After picking the hips, split them and remove the seeds. You can brew either fresh or dried rose hips for tea.
After we’ve gathered our tea ingredients, it’s time to make tea! You can have your house tea ready to use at a moment’s notice by mixing together thoroughly dried materials in an airtight container. We use a combination of dried and frozen materials, with a ratio of roughly 1 cup fruit and herbs for every 2 to 3 cups water. First, heat the water in a pot, adding frozen fruits (such as 1 cup of frozen elderberries) early to give them time to thaw and release their juices. When the water is hot but not boiling, remove the pot from the heat and add the herbal ingredients, such as a handful of dried hibiscus flowers, frozen pine needles, and dried blackberry leaves. Steeping time is a matter of personal preference; we steep our house tea for 3 to 5 minutes. Additions during steeping can include a bag of store-bought black or green tea, a cinnamon stick, or a squeeze of fresh lemon or orange juice. To serve, add honey if desired and pour into a mug.
Research to correctly identify any wild plants added to your house tea and to ensure you’re foraging in a sustainable way. Harvest from uncontaminated sites, avoiding those near roadsides or areas that may have been sprayed with pesticides.
Consult your doctor before using any of these botanical materials, especially if you’re pregnant or breastfeeding, or have health conditions.
Snagging a Good Harvest
Growing blueberries has been a longtime dream of ours, so we planted six bushes shortly after we bought our country homestead. Figuring out how to protect our little harvests became a challenge. Initially, we placed black netting over the bushes, but with limited success. The netting snagged the blueberry branches, making it difficult to weed around the base of the plants, and small wildlife occasionally became entangled in the netting.
Last year, anticipating a bountiful harvest, my husband, Kevin, built these protective cages from scrap lumber. He stapled new black netting to the sides and tops. The cages keep the netting away from the branches. They’re sturdy and easy to remove for weeding and picking berries, but they still allow sunlight, rain, and air to reach the bushes. We tied strips of cotton to each side of the cages to deter animals. So far, no wildlife has become entangled.
New Windsor, Maryland
I found a collection of old, ripped lampshades and had the idea of recycling them into plant protectors to keep the birds off my young plants. I replaced the shade’s torn cloth covers with chicken wire and gopher wire. Chicken wire allows bees to get inside and pollinate the plants. The gopher wire works best to keep out pesky lizards.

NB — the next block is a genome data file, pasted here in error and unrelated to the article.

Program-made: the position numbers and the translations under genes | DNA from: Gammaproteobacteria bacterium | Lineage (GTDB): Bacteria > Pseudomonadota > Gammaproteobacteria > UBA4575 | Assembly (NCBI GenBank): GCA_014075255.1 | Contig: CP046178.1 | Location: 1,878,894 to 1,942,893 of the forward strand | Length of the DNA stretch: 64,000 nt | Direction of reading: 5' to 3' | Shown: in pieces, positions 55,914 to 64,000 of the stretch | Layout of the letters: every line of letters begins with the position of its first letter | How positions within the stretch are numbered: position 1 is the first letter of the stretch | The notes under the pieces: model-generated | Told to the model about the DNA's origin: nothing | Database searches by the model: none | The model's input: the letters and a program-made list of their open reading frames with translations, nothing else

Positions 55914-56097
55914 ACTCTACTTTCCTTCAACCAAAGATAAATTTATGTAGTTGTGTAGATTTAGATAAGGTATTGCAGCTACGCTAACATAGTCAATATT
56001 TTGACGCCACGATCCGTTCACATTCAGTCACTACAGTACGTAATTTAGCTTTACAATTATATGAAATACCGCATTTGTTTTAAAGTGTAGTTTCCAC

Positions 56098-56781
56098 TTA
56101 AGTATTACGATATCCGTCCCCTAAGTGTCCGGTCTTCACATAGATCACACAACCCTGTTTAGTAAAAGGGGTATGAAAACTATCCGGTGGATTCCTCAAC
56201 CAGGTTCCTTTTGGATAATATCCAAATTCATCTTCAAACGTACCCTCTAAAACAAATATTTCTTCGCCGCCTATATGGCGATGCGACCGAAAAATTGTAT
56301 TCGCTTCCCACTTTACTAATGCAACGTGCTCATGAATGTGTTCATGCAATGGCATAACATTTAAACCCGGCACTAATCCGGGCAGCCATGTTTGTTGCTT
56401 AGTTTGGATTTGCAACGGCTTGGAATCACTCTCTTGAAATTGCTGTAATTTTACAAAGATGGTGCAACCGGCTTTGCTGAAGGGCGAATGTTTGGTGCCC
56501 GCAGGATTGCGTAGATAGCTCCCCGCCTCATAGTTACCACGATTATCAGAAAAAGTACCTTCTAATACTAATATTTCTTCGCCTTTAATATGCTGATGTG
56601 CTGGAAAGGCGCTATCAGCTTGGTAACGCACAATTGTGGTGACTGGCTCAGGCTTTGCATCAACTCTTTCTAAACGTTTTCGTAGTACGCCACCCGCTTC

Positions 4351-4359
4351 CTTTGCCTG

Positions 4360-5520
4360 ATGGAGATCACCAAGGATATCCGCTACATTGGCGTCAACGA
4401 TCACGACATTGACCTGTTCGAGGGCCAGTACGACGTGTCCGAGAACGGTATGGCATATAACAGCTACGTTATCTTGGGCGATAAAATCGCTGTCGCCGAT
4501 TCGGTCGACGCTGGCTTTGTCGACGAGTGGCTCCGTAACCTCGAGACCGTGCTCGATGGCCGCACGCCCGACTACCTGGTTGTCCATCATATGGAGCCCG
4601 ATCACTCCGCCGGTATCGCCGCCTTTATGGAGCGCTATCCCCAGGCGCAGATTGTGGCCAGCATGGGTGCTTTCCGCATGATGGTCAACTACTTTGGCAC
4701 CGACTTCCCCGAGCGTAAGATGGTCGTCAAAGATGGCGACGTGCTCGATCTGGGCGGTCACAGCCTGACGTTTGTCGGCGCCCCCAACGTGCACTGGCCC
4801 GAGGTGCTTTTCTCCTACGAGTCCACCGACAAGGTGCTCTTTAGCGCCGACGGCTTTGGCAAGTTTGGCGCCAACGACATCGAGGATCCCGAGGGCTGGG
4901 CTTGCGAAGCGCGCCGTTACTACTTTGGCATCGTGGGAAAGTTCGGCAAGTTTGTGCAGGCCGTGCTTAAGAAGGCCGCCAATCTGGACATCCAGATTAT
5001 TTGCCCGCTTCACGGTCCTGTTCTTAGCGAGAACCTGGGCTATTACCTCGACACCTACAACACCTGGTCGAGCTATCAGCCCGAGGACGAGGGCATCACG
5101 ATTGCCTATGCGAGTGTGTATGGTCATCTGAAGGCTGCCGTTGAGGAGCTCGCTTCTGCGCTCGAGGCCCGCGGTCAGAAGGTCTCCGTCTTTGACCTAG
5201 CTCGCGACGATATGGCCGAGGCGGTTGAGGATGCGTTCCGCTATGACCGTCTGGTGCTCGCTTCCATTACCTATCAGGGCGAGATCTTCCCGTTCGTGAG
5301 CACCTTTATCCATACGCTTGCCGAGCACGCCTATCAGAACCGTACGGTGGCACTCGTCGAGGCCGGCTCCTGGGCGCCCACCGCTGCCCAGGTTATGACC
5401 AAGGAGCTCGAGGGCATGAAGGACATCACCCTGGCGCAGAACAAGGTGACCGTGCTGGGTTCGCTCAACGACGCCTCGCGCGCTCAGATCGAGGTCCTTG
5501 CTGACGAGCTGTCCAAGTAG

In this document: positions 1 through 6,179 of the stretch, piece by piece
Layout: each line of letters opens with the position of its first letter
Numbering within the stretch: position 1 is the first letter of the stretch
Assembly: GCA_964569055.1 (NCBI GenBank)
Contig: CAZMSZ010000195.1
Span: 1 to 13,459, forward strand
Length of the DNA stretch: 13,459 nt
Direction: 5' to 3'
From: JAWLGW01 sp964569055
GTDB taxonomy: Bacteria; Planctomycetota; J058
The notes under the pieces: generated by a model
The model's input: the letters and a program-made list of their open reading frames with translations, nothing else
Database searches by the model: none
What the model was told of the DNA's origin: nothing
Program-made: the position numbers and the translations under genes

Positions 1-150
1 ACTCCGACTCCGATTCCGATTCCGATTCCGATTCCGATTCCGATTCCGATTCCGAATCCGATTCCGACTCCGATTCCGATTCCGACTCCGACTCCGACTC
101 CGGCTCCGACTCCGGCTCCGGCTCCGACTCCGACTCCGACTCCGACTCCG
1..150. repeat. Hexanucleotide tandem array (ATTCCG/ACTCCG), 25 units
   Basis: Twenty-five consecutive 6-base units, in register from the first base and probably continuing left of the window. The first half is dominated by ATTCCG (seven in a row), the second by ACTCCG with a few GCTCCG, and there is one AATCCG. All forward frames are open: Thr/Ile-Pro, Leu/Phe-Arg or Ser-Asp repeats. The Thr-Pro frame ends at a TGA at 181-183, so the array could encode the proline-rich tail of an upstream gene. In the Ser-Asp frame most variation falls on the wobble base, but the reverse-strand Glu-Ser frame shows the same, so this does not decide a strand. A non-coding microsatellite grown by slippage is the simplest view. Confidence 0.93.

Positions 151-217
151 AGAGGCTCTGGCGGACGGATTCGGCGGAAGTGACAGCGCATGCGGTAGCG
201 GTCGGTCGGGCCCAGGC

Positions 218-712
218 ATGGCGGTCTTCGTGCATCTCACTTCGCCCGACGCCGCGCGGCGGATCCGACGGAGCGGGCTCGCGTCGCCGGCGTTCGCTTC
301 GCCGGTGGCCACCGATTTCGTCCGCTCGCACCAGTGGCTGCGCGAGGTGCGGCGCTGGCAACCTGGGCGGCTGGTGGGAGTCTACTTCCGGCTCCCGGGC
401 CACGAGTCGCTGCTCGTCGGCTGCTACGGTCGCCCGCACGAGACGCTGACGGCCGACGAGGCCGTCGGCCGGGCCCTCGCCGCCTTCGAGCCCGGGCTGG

To make these plant protectors fun to look at and easy to lift, I added different drawer pulls to the tops.
Better Than Candy
We host a large Easter egg hunt each spring, so we have a lot of decorative buckets on hand. When we recently heard a forecast calling for frost and freezing temperatures, we became concerned for the tender tomato and pepper plants in our garden. Because we like to reuse things, we covered the plants with our Easter buckets.
Bottled water companies will give you leaky plastic jugs for no charge, and I’ve found a good way to recycle them into something useful for my garden. I cut off the bottoms to create large cloches to protect young plants during cold spring weather (pictured at right). I cut off the base using a circular saw outfitted with a fine-toothed blade; ideally, you’d use a grit-edged blade. Then, I coat half of the cut jug with silver spray paint, and it’s ready to use.
I face the painted silver side to the north to reflect additional sunlight onto the plant, or I rotate the silver side to face south when a transplanted seedling has recently been put into the ground. On really cold nights, I stack a few cloches on top of each other with the tops plugged for extra thermal protection.
To store my homemade cloches when they’re no longer needed, I string them together and hang them.
Philip S. Getty
New Hope, Pennsylvania
Cans Full of Worms
At Mis-Bee-Haven Farm, we grow 50 to 60 tomato plants during the growing season. Tomato hornworms are a problem. We have a no-spray philosophy to protect our bees, so we’ve had to watch for signs that hornworms are munching away on our plants, including stripped leaves and droppings. The hornworms themselves are elusive and hard to see. But we’ve found a high-tech solution we’d like to share.
Hornworms are fluorescent under ultraviolet light, showing a bright lime green against the tomato plants’ dark-green foliage. We head out into the garden at night with a UV flashlight and pluck containers of hornworms off our tomatoes. The worms are really easy to find with the UV light, and we’re rewarded with healthy, intact plants.
Top-Drawer Idea for Garden Starts